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Initial Email = Initial Perception

When completing a contact form or when sending an email inquiry, never underestimate the power of perception! The words you use, how you choose to use them and your underlying tone can make a huge difference in how the other side views your request.

And… even if they will eventually respond.

The Power of Perception

I’ll use the project requests I receive on my consulting site (here) to make my point.

What perception is created when the Sender:

  • Does not type in complete sentences.
  • Generalities are provided in lieu of the details specifically asked for.
  • Name is typed in all lower case.
  • The answers to their questions are in my FAQ.
  • The answers to their questions are in my Modus Operandi that I provide.

My site does not have complicated navigation. My forms are clear about what information I need. I also make a point of linking to my FAQs and useful pages so that the inquirer can be informed as to how I roll.

I want to make sure to provide as much information and detail possible, based on 24 years of addressing potential client questions. My goal is to make sure they have the information they need to know if they want to proceed before wasting their time (and to be honest mine as well).

Are these valid clues?

These are just a few of the issues I experience on a pretty regular basis. Does this approach imply the inquirers time is more valuable than mine? Maybe. Do they lack the attention to details to thrive online? Possibly.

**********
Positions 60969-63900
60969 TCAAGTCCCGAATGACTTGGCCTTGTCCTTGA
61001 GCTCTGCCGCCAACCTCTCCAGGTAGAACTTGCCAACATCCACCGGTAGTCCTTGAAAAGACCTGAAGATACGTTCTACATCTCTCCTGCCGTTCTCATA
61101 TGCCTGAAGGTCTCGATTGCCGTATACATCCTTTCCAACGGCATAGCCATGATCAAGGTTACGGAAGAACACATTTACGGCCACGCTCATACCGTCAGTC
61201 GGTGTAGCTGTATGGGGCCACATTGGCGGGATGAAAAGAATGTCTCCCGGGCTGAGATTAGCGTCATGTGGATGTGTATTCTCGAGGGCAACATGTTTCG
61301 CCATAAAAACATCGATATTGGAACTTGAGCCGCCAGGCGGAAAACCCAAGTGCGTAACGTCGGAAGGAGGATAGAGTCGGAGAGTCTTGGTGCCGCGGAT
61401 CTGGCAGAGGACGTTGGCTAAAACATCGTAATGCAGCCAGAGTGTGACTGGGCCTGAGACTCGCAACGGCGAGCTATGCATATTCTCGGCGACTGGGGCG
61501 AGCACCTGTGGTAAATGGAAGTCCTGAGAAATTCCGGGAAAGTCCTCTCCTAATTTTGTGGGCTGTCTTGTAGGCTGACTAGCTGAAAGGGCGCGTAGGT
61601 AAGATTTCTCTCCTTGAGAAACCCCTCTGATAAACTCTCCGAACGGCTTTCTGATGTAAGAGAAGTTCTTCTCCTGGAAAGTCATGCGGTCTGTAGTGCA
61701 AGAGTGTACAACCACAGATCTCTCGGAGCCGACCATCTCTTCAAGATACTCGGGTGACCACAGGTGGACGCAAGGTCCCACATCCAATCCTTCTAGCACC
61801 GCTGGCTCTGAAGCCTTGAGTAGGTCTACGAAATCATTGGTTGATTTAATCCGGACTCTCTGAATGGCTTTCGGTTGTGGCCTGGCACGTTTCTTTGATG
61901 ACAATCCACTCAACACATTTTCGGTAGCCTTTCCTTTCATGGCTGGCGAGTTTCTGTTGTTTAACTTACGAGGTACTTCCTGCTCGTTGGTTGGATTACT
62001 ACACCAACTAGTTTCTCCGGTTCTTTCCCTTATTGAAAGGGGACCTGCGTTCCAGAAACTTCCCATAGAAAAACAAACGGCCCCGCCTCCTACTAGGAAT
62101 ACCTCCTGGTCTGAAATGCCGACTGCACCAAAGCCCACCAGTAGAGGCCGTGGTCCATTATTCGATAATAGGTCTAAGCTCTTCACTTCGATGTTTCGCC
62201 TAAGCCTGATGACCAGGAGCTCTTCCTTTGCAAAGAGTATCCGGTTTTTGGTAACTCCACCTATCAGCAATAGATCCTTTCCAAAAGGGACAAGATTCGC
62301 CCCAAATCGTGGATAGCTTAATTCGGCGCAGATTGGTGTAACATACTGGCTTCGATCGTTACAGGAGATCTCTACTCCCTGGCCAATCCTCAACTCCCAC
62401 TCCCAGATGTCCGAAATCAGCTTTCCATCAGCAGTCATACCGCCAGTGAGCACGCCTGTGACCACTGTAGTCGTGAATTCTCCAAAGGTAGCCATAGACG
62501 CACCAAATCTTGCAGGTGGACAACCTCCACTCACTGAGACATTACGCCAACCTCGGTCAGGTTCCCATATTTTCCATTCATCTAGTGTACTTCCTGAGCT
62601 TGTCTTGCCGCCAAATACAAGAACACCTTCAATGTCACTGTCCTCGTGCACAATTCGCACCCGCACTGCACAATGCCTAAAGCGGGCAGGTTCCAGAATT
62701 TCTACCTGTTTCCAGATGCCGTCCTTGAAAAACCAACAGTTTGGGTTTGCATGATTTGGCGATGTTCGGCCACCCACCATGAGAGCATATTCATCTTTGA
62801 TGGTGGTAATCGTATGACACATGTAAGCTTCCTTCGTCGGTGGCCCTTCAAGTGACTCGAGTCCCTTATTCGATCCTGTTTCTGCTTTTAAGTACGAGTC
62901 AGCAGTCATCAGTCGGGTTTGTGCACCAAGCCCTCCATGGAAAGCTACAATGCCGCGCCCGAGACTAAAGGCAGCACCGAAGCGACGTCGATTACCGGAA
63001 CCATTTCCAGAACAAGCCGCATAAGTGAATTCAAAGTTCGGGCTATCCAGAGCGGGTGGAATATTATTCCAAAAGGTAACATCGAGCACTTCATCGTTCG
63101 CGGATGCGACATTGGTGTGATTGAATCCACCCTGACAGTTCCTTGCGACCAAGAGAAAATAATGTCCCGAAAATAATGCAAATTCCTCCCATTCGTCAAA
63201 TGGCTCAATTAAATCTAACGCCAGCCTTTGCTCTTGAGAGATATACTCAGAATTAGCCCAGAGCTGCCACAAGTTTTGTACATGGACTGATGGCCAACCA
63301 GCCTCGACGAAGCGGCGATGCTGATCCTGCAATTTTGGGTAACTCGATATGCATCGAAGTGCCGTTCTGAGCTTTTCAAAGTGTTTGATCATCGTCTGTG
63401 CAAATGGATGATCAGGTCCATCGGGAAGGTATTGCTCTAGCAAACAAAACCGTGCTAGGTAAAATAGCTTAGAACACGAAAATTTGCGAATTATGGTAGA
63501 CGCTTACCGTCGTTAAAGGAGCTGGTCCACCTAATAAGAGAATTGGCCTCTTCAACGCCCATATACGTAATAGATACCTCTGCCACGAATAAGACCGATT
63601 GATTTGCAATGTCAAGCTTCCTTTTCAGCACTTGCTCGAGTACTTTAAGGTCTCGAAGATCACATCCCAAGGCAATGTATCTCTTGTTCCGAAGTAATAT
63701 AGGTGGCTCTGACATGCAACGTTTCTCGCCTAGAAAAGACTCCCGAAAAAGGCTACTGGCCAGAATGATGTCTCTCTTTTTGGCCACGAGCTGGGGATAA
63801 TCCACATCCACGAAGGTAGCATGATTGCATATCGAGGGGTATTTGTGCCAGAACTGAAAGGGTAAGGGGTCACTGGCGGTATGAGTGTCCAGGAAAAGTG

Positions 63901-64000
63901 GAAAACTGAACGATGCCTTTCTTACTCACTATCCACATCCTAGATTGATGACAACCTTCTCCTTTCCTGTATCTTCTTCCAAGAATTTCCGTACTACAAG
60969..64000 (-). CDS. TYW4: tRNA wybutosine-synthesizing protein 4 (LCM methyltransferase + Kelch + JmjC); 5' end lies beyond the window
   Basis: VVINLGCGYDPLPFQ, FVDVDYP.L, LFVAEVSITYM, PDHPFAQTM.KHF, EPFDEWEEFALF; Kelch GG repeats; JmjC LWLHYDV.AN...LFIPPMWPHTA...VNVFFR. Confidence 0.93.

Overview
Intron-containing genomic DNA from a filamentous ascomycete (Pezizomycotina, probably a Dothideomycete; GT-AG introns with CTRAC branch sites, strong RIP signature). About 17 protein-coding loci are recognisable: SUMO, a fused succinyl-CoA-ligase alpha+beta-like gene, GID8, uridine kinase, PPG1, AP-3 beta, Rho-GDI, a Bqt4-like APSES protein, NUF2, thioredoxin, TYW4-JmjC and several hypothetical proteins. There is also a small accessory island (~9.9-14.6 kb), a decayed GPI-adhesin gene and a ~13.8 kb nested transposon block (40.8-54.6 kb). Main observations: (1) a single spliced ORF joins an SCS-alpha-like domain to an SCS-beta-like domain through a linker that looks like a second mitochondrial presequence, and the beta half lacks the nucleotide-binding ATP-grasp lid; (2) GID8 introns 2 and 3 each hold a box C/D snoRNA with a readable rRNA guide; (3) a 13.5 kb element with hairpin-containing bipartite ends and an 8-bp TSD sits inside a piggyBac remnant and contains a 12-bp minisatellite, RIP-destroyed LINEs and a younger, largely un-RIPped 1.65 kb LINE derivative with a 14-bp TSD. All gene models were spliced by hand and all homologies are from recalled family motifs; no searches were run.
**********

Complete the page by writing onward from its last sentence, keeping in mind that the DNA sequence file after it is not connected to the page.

Will I be able to help them succeed online if they are unwilling to complete the form on my site? What am I to think about all small case, incomplete sentences and typos? I am looking for the clues that will let me know what they will be like as a client or partner. Regardless of the approach, I always respond promptly and with additional detail so that they know they can count on me to provide the information they seek.

My decades of experience reflects that with a little coaching and desire to embrace what I discuss here, positive impressions can be made. Most are folks who have no idea the perception they are creating! Many are surprised how with just a little extra effort they can show what a great person they are to do business with!

Intent and Tone

Next is the importance of intent and tone. Sentence structure and grammar are in place but …

  • A copy-n-pasted generic request reflecting that they are hopping from site to site is provided.
  • Language not fitting a professional in describing experiences with previous developers is included.
  • They tell me how much time it will take for me to handle their request. “This should be simple and only take you a couple minutes.”

I experience this type of communication style pretty often. Needless to say it does not impress or encourage me to want to foster a business relationship. Are you guilty of this approach?

For me, the intent and tone part is what I look at most closely. After emailing for longer than most, I’ve learned initial inquiries speak volumes about the person contacting me. Their initial emails will provide a window into what they are like to work with. When emailed without regard to my experience, policies or the inquirer does not take the time to send a personalized professional email, I usually take a pass. And I know I am not alone in that approach.

Little Details Add Up to Initial Impressions

Little “eNuances”, as I call them, can make a world of difference. When it comes to forming potentially valuable partnerships and online networking relationships, the details do matter. If you are too lax, too informal or too assuming, you may find that those who you need most may not be interested in your interest.

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